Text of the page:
Three Wineries That Have Prioritized Conservation

Earth Month is drawing to a close, but for many wineries, the topic of conservation takes near center stage year round.

In the spirit of the this month’s theme, winery owners and executives shared with Vintner Magazine noteworthy steps they’ve made to be good stewards of natural resources and the environment. 

Here is what three wineries in California, Oregon and Virginia said about how they have made conservation a high priority.

 Austin Hope, Hope Family Wines, Paso Robles California

“We have been focused on healthy soils for the past three years. Healthy soils make healthy vines. Healthy vines make great wine! We have been applying compost post-harvest. We plant cover crops in the row middles. The biggest leap in the last two seasons is that we have removed use of herbicides. 

“We are working toward improving the soil’s microbiome. In short, the soil’s microbiome it’s a community of microorganisms; both good and bad. As we help build the soil using plant material, compost and cutting out chemical use, the good microbe population grows, building healthy soils. When the soil microbiome becomes healthy and in balance, it positively affects the health of the vine.”

Christine Clair, Willamette Valley Vineyards, Turner, Oregon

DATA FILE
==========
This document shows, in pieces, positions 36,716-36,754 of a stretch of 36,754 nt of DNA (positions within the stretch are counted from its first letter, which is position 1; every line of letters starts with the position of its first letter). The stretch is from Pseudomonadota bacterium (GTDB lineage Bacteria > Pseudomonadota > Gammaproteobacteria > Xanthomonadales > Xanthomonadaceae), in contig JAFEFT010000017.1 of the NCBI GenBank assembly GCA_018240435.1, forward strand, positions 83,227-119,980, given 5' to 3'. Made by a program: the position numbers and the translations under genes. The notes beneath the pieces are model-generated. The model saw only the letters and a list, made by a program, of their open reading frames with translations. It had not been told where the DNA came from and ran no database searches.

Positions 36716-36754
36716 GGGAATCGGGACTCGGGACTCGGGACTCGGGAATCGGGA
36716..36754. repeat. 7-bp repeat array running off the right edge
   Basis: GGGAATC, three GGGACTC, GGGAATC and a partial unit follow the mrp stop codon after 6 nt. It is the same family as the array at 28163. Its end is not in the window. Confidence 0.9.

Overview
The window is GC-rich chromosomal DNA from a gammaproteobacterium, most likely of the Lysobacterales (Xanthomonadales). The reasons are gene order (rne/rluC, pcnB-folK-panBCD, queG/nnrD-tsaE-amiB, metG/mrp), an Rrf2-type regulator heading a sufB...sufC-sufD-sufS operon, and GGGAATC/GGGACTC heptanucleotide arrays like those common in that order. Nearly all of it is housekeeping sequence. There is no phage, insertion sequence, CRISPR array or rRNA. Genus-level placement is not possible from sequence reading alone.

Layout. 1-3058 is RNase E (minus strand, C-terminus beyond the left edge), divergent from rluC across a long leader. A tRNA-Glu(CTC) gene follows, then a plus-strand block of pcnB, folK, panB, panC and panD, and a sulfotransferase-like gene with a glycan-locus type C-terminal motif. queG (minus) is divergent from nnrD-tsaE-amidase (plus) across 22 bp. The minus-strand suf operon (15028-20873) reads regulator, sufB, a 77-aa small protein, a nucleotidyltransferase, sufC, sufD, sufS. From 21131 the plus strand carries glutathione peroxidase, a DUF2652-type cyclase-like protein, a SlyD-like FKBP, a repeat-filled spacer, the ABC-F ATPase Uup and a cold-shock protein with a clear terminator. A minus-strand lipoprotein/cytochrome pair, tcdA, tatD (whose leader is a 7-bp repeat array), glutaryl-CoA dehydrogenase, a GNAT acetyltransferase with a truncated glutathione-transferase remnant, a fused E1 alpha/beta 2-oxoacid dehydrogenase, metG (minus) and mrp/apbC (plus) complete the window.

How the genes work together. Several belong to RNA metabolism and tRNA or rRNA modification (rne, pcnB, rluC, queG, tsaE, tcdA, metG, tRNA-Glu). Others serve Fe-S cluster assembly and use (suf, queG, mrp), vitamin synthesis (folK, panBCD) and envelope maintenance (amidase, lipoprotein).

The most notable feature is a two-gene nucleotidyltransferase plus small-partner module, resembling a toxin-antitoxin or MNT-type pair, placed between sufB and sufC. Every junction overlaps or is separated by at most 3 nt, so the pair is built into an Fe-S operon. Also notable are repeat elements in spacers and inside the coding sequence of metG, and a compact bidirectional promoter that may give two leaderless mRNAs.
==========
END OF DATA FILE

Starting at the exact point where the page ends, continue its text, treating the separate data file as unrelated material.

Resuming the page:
“We collectively signed the Willamette Valley Oak Accord to protect our native oak saharas from urban sprawl. This effort is led by Willamette Partnership where we sign to not remove native oak trees in our farming and on-site efforts. 

“We have also enhanced our waste water treatment from the winery to a multi-step treatment allowing the water to be placed safely back into the ground in and around our vineyards. This system also reduces water needs from previous systems.”

RIchard Obiso, Whitebarrel Winery, Christiansburg, Virginia

“At Whitebarrel, we designed the winery with the Earth in mind.  Our main building is passive solar, and our grey water from the building go to a bioretention space instead of our septic system.  

“We also have a compost site for vineyard waste and food scraps.  We also recycle everything that we can, which equates to over 40 tons of recycling per year.”

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